Corn-History
Authors: Vaibhav P. Chaudhary1, Gaurav Vaidya2, Harshwardhan R Nandanwar3 and P. S. Reddy4
1 Ph.D. Scholar, Dept. of Plant Breeding & Genetics, A.A.U., Jorhat- 785 013 (Assam)
2 Ph.D. Scholar, Dept. of Plant Breeding & Genetics, N.A.U., Navsari - 396 450 (Gujarat)
3 Anand Agricultural University, Dept. of Plant Breeding & Genetics, Anand - 388110 (Gujarat)
4 Scientific officer (Chickpea Breeding), ICRISAT, Hyderabad- 502 324 (Telangana)

Maize has been described as "having a passport without a birth certificate" (Wilkes and Goodman 1996) because; its precise parentage has been controversial with over 200 land races Indigenous to Latin America. Domesticated form of corn i.e. teosinte (grain of the Gods), a wild grass found in the patches of Mexican western Sierra Madre. With the use of modern archeological and genetic techniques, scientists concluded that teosinte was first domesticated around 4,000 to 3,000 B.C.

Early corn (teosinte) looked very different than today's corn in that the kernels were small and individually covered by their own floral parts and the cob readily broke into small fragments. The word "corn" can be traced to an Indo-European word that was translated to describe "small nugget". The various transmutations of this origin evolved into the Germanic "korn" which means any cereal grain, and the Latin "granum" (grain) which also refers to any edible grass seed. When English and German settlers arrived in the New World they referred to the crop as "corn" referring to their common term for an edible grass crop. They illustrated it from other grains by calling it "Indian corn". The name for their crop was actually "mahis" which meant "source of life". Over time, the word has been transmuted phonetically into maize.

When Columbus landed in the West Indies, the Indians gave him corn to take home to Spain. From there, corn spread quickly throughout Europe and the rest of the world. The earliest settlers in this country might have died during their first winter if the Indians hadn"t given them corn to cook and eat. The Indians also showed the settlers how to grow corn. They dug holes in the ground, dropped in some kernels and small fish, and covered them. The fish were used to fertilize the soil.

The Indians already had numerous ways for preparing corn which they shared with the settlers. Corn was made into bread, porridge, soup, fried corn cakes, and pudding. Corn was so valuable that the settlers used it instead of money. They trade it with the Indians for food and furs.

In the late 1930s, Paul Mangelsdorf and his colleague Robert Reeves proposed a hypothesis - Tripartite hypothesis (Mangelsdorf, 1974; Mangelsdorf and Reeves, 1939). This theory states that maize was domesticated from some unknown wild maize, presumably a plant with structures that resembled the modern maize ear. More speci?cally, as the name indicates, the hypothesis consisted of three parts. They pointed to their own successful cross of maize and Tripsacum as validation for their hypothesis.

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George Beadle, on the other hand explained, the morphological differences between maize and teosinte were not so large as to require an extinct ancestor. In June 1939, less than a year after the publication of the tripartite hypothesis, he responded with his own theory on the origin of maize, an idea he had convinced himself of as a Cornell graduate student under the direction of Rollins Emerson (Doebley, 2001). In his teosinte hypothesis, Beadle (1939) stated that maize is simply a domesticated form of teosinte. He believed that through arti?cial selection by ancient populations, several small mutations with large effects could have transformed teosinte into maize.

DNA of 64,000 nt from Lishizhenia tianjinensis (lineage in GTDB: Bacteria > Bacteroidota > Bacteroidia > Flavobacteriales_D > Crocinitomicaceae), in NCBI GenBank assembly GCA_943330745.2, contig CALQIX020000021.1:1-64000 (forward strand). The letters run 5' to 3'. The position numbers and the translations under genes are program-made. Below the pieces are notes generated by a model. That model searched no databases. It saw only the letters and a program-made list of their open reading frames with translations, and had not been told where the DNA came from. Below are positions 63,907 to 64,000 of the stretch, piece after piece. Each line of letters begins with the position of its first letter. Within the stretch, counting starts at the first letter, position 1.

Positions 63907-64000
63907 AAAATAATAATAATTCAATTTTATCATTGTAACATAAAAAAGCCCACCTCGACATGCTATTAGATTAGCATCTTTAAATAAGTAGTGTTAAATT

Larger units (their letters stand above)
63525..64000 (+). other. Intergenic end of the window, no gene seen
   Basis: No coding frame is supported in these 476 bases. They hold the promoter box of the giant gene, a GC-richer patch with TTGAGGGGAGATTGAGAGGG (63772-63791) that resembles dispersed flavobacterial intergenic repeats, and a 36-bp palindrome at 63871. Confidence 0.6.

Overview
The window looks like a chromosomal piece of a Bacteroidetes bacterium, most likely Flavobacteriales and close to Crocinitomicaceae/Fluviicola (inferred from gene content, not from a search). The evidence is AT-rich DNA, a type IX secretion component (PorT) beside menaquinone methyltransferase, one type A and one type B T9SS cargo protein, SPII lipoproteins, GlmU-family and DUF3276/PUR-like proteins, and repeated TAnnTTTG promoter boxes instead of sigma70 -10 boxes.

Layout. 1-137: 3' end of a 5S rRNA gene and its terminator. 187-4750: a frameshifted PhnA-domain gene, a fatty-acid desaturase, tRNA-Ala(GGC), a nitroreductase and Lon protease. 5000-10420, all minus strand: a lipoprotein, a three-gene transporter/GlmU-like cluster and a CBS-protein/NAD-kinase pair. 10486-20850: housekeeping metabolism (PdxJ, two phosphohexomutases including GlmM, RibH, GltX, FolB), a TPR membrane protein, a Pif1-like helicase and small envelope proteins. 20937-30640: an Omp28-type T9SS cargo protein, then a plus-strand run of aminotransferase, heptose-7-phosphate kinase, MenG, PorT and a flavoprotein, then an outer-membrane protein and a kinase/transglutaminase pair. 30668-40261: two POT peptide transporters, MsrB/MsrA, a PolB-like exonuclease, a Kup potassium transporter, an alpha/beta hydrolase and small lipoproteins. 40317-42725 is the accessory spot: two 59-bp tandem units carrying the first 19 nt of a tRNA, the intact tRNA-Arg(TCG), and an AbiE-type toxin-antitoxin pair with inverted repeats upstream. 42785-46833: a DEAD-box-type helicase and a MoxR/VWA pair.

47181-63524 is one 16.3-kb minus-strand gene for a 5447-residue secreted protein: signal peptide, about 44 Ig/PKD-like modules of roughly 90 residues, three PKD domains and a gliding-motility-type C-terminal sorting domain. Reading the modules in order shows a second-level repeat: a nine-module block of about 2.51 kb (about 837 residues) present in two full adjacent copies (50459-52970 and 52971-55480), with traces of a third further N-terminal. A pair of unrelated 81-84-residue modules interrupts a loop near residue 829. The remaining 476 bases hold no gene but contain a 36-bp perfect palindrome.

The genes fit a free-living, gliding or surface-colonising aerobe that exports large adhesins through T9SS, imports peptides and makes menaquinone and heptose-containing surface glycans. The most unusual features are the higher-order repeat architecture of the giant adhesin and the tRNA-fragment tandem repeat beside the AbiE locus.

Eubanks hypothesized (recombinant hypothesis) that similarity in chromosome architecture would enhance crossability between the two species, and conducted crossability tests between this unusual teosinte and Eastern gamagrass cousin (Tripsacum dactyloides L.). Fully fertile recombinant progeny were recovered.


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The success of these crosses was significant for four reasons: (1) these were the first viable recombinants recovered, (2) recombinant derivatives were fully fertile, (3) they were cross fertile with maize and (4) some of the flowering spikes had paired kernels.

Domesticated maize was the result of frequent interaction with humans, with early farmer's selection and planting seed. As a result, alleles controlling favored traits increased in frequency within the population. Thus with each succeeding generations these ancient agriculturists produced a plant more like modern maize and less like the wild grass of their ancestors.

References:

Beadle, G. W. (1939). Teosinte and the origin of maize. Journal of Heredity 30: 245-247.

Doebley, J. (2001). George Beadle's other hypothesis: One-gene, one-trait. Genetics 158: 487-493.

MacNeish, R. S. (2000). A response to Long's radiocarbon determinations that attempt to put acceptable chronology on the fritz. Lat. Am. Anti. 12: 99-104.

MacNeish, R. S. and Eubanks, M. E. (2000). Comparative analysis of the Rio Balsas and Tehuacan Model for the origin of Maize. Lat. Am. Anti. 11: 3-20.

Mangelsdorf, P. C. (1974). Corn: Its Origin, Evolution, and Improvement. Harvard University Press, Cambridge, MA, USA.

Mangelsdorf, P. C. and Reeves, R. G. (1938). The origin of maize. Proceedings of the National Academy of Sciences (USA). 24: 303-312.

Mangelsdorf, P. C. and Reeves, R. G. (1939). The origin of Indian corn and its relatives. Texas Agricultural Experiment Station Bulletin. 574: 1-315.

Wilkes and Garrison, H. (1979). Mexico and Central America as a center for the origin of maize. Crop Improvement. pp 6: 1-18.

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